niedziela, 27 kwietnia 2014
355. Poland #14
Construction started in 1952 and lasted until 1955. A gift from the Soviet Union to the people of Poland, the tower was constructed, using Soviet plans, almost entirely by 3500 workers from the Soviet Union, of whom 16 died in accidents during the construction. The Soviets were housed at a new suburban complex at Poland's expense, complete with its own cinema, food court, community centre and swimming pool. The architecture of the building is closely related to several similar skyscrapers built in the Soviet Union of the same era, most notably the Moscow State University. However, the main architect Lev Rudnev incorporated some Polish architectural details into the project by traveling around Poland and seeing the architecture. The monumental walls are headed with pieces of masonry copied from Renaissance houses and palaces of Kraków and Zamość.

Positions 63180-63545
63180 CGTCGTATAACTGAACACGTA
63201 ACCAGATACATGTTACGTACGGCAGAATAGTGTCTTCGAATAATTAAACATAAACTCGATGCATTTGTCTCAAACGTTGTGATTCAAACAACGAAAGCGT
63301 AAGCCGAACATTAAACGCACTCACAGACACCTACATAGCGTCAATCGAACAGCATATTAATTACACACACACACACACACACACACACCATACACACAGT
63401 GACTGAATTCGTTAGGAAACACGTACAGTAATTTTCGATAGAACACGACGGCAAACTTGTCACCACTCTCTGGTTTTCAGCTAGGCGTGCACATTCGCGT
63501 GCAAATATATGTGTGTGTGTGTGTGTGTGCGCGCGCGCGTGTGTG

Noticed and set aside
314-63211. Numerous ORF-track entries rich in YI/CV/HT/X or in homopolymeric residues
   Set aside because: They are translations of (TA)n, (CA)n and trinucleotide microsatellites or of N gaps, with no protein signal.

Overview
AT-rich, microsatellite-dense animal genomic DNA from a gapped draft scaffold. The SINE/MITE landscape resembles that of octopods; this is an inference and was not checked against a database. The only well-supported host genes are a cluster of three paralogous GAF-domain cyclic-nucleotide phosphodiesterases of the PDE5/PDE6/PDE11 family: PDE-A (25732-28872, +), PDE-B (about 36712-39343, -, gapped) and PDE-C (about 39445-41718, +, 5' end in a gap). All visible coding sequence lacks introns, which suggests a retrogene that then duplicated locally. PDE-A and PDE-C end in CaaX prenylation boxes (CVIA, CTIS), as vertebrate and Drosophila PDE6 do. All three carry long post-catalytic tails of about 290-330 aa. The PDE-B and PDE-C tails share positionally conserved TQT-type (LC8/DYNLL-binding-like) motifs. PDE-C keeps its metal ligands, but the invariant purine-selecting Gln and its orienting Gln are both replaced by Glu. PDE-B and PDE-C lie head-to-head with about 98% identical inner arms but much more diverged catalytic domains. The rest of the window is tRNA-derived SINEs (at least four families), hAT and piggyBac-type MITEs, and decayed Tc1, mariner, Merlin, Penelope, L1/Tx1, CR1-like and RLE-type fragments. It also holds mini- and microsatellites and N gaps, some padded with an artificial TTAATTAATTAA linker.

Shortly after opening, the building hosted the 5th World Festival of Youth and Students. Many visiting dignitaries toured the Palace, and it also hosted performances by notable international artists, such as a 1967 concert by the Rolling Stones, the first by a major western rock group behind the Iron Curtain. In 1985, it hosted the historic Leonard Cohen concert, surrounded by many political expectations, which were avoided by Cohen in his prolonged introductions during the three-hour show.
Four 6.3-metre clock faces were added to the top of the building ahead of the millennium celebrations in 2000. This briefly made the building the tallest clock tower in the world (it was superseded by the NTT DoCoMo Yoyogi Building, to which a clock was added in 2002, itself superseded by Makkah Clock Royal Tower in 2012).